Tonight the City Council of the City of Kinston voted 2-2 and I broke the tie in favor of the recommended budget as presented by the Kinston City Manager. Here is the statement I gave at the end of the meeting.
Public debate, openness and transparency are essential in our democracy. The State of NC requires that our City Manager present a balanced budget to this body. This Council has the authority to accept, reject or amend his recommendations.
Each and every one of us lives here, works here and plays here. Everyone on this bench and in our presence tonight are financially impacted by these decisions.
We have seen increases because of our wholesale suppliers. We have seen increases because of the Affordable Care Act. We have seen increases because of the needs of our aging infrastructure.
Our electric partners have made it clear that increases are coming and should’ve already come based on wholesale and infrastructure pressures. However, a potential deal with Duke Energy caused there to be a pause in hopes of a record deal for our communities.
Last year we pulled from our General Fund to loan and support the electric fund. We decided then to pay that back this fiscal year. I think we all can agree that this practice is not a long-term solution. Just as continuing the practice of transferring from the electric fund to subsidize our General Fund will one day be obsolete.
Also, this fall we will be making serious, long-term financial decisions regarding our infrastructure to the tune of tens of millions of dollars. Ultimately we may need to ask voters for their opinions on how best to finance the replacement of 100-year-old pipes and 30-year-old electrical equipment.
In light of the potential Duke deal and our future discussion of infrastructure, I would encourage some compromise tonight. We can either stomach a small increase in electric or we can take street resurfacing to $0, stop demolishing dilapidated buildings and more.
Unfortunately, we have three options and neither one will make sleeping tonight easier. We can raise a utility rate with the hope of a future decrease, we can raise property tax rates by 5.71 cents, which will never decrease, or we can drastically and negatively affect the momentum we’re gaining in service quality, street resurfacing, planning and quality of life.
I want to thank our City Manager and staff for doing more than this body requested of you. Without your diligent efforts in frugality our choices tonight would be much more difficult.
In closing, we all should concede that this budget only affects the next 12 months and the fall infrastructure discussions, potential vote of the people, and Duke Energy deal will have a greater impact on our community for decades.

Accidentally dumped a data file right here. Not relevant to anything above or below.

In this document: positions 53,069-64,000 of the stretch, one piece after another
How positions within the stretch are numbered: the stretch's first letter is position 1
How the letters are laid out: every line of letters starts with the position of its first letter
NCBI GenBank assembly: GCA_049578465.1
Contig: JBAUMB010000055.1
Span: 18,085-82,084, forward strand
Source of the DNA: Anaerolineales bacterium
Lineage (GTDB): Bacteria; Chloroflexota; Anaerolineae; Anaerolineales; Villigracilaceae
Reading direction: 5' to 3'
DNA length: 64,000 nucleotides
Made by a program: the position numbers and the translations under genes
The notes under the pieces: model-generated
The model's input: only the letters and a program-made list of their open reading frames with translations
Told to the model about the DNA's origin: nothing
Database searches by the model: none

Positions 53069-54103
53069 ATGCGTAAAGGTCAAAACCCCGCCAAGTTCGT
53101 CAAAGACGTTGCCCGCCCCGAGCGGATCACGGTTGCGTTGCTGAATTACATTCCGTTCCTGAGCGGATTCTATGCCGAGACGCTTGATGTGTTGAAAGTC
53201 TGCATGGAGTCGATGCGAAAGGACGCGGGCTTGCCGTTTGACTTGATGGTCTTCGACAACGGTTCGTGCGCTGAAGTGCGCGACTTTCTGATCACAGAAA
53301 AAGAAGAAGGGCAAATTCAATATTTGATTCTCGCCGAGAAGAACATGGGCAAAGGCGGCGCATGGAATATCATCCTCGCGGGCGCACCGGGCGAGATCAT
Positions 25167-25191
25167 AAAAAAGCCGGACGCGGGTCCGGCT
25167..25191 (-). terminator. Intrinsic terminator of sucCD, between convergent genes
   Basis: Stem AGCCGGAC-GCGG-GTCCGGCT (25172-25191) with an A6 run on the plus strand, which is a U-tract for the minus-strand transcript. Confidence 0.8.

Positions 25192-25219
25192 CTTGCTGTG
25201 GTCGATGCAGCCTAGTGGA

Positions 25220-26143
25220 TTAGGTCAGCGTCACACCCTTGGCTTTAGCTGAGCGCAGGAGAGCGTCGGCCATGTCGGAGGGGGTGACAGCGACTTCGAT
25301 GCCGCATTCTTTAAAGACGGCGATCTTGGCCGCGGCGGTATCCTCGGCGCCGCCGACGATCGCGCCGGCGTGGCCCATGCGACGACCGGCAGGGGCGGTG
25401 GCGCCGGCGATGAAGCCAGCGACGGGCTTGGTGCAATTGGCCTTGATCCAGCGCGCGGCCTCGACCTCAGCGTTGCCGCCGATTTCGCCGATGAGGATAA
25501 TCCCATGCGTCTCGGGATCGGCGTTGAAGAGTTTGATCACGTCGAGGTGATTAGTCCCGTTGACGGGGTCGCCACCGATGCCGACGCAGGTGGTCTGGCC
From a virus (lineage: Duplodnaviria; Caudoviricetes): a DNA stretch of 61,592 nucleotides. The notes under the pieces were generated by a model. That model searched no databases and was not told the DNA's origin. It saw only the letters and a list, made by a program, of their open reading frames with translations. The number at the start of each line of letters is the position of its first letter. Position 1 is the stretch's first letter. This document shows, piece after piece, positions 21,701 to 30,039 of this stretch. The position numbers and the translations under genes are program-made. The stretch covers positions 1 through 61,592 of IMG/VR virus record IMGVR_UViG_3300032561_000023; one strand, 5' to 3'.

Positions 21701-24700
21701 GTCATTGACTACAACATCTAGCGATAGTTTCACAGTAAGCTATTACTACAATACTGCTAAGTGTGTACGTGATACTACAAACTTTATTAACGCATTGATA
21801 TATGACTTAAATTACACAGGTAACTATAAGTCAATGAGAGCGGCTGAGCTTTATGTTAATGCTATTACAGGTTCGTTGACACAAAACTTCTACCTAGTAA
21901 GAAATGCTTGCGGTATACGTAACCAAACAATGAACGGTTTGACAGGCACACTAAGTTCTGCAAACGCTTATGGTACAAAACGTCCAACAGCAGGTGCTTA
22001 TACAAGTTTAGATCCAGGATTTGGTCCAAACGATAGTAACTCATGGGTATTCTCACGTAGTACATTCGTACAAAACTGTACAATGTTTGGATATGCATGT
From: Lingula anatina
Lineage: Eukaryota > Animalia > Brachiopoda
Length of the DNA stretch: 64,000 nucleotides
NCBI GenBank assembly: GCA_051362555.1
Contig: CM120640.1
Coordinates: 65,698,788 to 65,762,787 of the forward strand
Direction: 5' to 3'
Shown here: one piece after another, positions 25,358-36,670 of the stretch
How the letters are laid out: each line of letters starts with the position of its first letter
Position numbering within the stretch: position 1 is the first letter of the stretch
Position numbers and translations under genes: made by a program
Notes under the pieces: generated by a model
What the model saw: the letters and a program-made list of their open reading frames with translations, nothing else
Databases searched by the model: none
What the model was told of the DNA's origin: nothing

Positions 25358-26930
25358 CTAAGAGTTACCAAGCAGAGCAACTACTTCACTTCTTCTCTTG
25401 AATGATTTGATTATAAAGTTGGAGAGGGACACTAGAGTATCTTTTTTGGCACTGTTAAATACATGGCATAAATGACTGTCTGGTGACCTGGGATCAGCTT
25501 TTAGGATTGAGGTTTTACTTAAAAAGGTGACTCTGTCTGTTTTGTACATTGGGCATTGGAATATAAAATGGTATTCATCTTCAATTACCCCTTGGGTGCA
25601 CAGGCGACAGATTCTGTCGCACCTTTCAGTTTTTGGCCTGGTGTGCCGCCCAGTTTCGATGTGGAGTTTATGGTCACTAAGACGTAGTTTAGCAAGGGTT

This decision is not taken lightly and this body has had ample time to review it, ask questions, seek input, hold a public hearing and now even receive more public comments. I want to thank all of our citizens who came tonight to speak their opinions on the budget. We truly value your opinion and the time you gave to be here.
Mayoral candidate Ralph Clark, left, makes his opening statements, while John Marks, center, and B.J. Murphy listen at the mayoral forum Tuesday at community television station TACC-9 on Queen Street.
Sara Pezzoni / The Free Press
Kinston’s three candidates for mayor each had their lone opportunity to address viewers on the issues of the city on Tuesday evening.
Ralph Clark, John Marks and B.J. Murphy spoke at the TACC-9 community television station for a mayoral forum, as the three are looking to be appointed into office by the people after the Nov. 5 election.
Clark, who has spent 32 years in public office, including eight as the former city manager of Kinston, believes his extensive experience and knowledge would be vital in helping the community he has called home since 1999.
“Kinston has been great to me as a city manager and a citizen,” Clark said. “I have a lot to give, and hope (the city) allow(s) me to be the mayor.”
Clark also talked about education in his opening statement, acknowledging that the city council would not be able to intervene in the decision-making process.
“I would be remiss not to mention something about education,” Clark said. “Even though the city has nothing to do with the education in the community, it has to be supported.”
Marks, the pastor and founder of Increasing the Faith Ministries, believes Kinston needs to move in an alternate direction in fixing some of the issues in the community.